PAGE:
Questions for the Author:

Describe the most daring, adventurous or inspiring thing you ever did.

Besides giving birth without drugs? Did that more than once! As a writer, I’ve done some adventurous things in the name of research – like flying hawks or catching arrows. I learned to do the latter from a former marine and 10th degree black belt. Facing a guy like that while he raised a bow to shoot at me, and then actually catching the arrow shaft, took a little courage! The research was for Swan Maiden, set in 14th century Scotland, but feeling that moment of courage was pretty inspiring for me and I’ve carried that forward to try other adventurous tracks in writing and life.

Tell us about your journey to becoming a writer. (How did you decide to get started? Did you always know or was there a specific moment when you knew?)

Even as a little kid I loved writing stories, loved books, and always secretly wanted to be a writer. I took a long, circuitous route through art school, grad school and motherhood. I decided to try some fiction for fun while I was still in grad school, and to my surprise, won a contest and got an agent and a book contract for The Black Thorne’s Rose, my first historical romance. My choice at the time was academics or writing stories – the books allowed me to stay home with my little ones. So I took a chance and followed my secret love, storytelling. I’m still at it.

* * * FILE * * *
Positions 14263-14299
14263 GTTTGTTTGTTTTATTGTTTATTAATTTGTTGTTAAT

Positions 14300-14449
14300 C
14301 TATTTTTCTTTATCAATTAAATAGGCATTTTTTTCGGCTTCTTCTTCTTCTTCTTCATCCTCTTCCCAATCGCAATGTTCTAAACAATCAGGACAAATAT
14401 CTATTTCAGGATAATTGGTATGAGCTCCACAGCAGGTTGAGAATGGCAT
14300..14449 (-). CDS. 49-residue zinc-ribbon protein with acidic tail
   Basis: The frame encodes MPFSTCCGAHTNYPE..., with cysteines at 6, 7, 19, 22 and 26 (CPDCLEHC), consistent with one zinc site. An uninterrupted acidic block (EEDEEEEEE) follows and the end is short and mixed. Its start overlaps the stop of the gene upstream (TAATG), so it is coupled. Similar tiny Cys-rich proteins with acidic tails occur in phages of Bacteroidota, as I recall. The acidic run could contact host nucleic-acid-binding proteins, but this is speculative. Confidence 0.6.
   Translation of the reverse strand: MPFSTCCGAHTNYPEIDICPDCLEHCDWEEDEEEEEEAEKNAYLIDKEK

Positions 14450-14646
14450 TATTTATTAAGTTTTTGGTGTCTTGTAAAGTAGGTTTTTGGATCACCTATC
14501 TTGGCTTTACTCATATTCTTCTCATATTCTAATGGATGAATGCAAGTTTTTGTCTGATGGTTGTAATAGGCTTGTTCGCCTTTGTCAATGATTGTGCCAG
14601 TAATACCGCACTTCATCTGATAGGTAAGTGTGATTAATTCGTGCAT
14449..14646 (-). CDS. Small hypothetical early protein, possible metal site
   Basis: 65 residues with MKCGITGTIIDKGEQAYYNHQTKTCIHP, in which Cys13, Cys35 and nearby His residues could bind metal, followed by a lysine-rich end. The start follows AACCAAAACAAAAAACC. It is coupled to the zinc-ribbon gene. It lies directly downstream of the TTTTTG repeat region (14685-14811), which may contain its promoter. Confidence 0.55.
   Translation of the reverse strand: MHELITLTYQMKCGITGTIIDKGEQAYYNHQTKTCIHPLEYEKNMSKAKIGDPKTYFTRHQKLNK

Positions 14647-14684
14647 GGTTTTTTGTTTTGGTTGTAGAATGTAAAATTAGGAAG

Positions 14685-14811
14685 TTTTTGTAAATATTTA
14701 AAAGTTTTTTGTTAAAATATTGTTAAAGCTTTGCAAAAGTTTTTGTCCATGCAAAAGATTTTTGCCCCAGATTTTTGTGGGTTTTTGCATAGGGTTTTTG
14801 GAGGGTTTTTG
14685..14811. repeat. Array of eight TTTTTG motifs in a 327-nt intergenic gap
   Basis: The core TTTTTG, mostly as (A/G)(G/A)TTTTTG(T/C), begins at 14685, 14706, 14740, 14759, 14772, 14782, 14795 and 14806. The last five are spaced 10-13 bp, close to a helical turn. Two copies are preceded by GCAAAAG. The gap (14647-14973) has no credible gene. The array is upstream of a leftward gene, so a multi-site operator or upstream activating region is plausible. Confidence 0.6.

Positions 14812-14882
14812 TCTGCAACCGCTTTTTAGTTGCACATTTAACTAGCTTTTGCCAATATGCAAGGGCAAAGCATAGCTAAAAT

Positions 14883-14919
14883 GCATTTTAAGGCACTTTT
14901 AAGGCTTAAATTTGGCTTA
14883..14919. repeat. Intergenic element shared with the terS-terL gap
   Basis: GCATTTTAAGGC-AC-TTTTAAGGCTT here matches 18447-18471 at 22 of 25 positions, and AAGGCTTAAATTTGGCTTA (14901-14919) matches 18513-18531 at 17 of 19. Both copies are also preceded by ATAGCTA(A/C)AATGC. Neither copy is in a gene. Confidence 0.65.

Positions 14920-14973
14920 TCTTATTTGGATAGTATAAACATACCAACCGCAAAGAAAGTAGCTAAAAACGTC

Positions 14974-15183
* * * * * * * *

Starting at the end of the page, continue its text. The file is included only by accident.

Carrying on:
Tell us about The (or A) Book That Changed Your Life. (Why?)

Many books have changed me, given me insights and inspiration as a person or as a writer. Jane Eyre. The Power of Now. Would you believe Pippi Longstocking? Yes, because that’s the first time I remember very much wanting to write a story that I loved as much as that.  One book, though, that truly changed me was my own novel, Lady Macbeth – not the book, but my own experience creating it. Not only did I have to ratchet up my skills from writing historical romance to mainstream historical fiction—there were deeper challenges to all my skills, writing and research, reasoning and even physical and mental endurance because of the years that went by as I researched and wrote and revised. Lady M, a pretty tough cookie herself, toughened me up—definitely life-changing!

Susan is generously giving away a signed copy of Lady Macbeth or any of her historical romances – reader’s choice. U.S. readers only, apologies to international friends. (entry below)


susanfacebookSusan King is the bestselling, award-winning author of 22 historical novels and novellas praised for historical accuracy and lyrical writing. Her first novel, The Black Thorne’s Rose, was published in 1994 by Penguin. As Susan King and Sarah Gabriel, she has written many historical romances for major publishing houses; as Susan Fraser King, she writes highly acclaimed historical fiction, including Lady Macbeth and Queen Hereafter, published by Random House. Her backlist novels are newly released in e-book form, and she is currently working on new fiction. A founding member of the successful author blog “Word Wenches,” Susan holds a bachelor’s degree in fine arts, a master’s in art history, and her Ph.D. work was in medieval art history. She lives in Maryland with her family.

Learn more about Susan’s books at,  and